DDOS: record still beaten with attack measured at 1.7 Tbps – Tech

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While a major DDOS attack targeting GitHub was announced in early March, new news evokes a distributed denial of service operation of even greater magnitude.
        Records are made to be beaten, they say. However, there are certain exploits that one is not particularly eager to see being surpassed. This is typically the case of computer attacks: at the beginning of March, there was talk of an exceptional distributed denial of service attack (DDOS) targeting GitHub, a site used for hosting and managing software development.
According to Akamai, a company that hires cache servers to duplicate the content of a site and allow the distribution of requests from users, which is very convenient when the traffic is massive, the attack has reached a peak traffic of 1.3 Terabits per second, which made him say that it was perhaps "the most important attack of DDOS publicly disclosed".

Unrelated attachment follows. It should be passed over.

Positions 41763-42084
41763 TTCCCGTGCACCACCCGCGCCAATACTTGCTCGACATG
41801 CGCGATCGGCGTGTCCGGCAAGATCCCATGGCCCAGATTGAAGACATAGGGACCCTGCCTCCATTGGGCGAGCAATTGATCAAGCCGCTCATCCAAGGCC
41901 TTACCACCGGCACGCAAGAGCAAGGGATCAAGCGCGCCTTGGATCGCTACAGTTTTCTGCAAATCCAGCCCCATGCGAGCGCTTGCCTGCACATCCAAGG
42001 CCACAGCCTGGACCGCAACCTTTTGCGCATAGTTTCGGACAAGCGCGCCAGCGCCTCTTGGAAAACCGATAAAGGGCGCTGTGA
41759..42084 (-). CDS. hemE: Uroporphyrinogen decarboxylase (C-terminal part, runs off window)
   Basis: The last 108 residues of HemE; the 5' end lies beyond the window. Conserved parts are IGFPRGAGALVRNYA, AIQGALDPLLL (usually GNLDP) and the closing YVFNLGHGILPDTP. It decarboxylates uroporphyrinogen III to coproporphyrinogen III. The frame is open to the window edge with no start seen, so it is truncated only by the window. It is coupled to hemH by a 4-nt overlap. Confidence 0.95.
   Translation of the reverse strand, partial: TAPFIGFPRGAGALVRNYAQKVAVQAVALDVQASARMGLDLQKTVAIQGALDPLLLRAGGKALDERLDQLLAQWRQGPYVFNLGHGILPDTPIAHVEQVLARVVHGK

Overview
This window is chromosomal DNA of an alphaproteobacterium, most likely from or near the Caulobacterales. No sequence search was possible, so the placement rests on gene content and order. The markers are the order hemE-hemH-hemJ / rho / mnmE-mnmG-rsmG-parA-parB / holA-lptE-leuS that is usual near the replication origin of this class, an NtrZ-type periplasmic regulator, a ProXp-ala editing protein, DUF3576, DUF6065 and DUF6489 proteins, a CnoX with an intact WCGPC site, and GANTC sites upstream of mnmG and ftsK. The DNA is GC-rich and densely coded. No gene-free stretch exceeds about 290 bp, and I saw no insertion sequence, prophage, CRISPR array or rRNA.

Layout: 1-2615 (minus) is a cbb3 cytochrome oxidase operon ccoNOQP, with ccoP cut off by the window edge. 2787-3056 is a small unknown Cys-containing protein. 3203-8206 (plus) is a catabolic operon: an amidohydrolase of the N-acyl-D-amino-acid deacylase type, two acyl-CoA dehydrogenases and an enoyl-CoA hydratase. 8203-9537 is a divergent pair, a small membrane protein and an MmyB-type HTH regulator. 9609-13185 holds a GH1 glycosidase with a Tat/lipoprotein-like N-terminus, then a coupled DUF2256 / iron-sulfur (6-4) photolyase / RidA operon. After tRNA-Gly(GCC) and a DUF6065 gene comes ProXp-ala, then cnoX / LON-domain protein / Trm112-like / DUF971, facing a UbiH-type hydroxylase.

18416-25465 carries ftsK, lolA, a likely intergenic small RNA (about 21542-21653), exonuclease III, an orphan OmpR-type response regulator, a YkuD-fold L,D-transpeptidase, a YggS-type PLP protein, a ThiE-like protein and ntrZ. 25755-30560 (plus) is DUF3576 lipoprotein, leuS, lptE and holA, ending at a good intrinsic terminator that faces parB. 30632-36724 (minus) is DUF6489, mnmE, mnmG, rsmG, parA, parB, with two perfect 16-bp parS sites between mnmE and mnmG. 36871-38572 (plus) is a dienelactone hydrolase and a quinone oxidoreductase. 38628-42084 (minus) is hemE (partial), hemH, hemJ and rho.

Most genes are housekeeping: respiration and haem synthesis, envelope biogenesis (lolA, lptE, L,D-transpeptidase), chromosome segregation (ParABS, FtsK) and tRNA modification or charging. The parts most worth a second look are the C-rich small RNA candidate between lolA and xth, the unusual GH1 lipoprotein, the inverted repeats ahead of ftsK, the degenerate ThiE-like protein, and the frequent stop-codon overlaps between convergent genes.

The records recorded by Arbor Networks over time.We know now that there has been worse: the company Arbor Networks, which markets solutions to protect itself from certain computer attacks, announced Monday, March 5 that one of its customers were targeted by a DDOS attack whose peak traffic reached 1.7 terabits per second. And according to Carlos Morales, one of Arbor Networks executives, the same procedure as against GitHub was used.
It's about using memcached technology, which allows you to cache data and reduce the load on high-memory-intensive services to amplify and reflect traffic. In the example given by Akamai to illustrate the multiplier power of the attack, it is explained that a request of just 203 bytes can generate a response of 100 megabytes.
"The era of terabyte attacks is upon us"
Other amplification and reflection attacks, such as Connection-less Lightweight Directory Access (CLDAP), which can already do significant damage and downgrade a website, do not offer such multiplier power. In the case of CLDAP, it increases the volume of traffic from 46 to 55 times, even 70. In the case of an attack via memcached, the increase climbs to 50,000.
"Although the profession is working to close access to many open memcached servers, the countless number of open-mode memcached servers will make this vulnerability sustainable and attackers will exploit it. It is crucial that companies take the necessary steps to protect themselves, including by implementing current best practices, "writes Arbor Networks.
And to warn: "the era of terabyte attacks is upon us".




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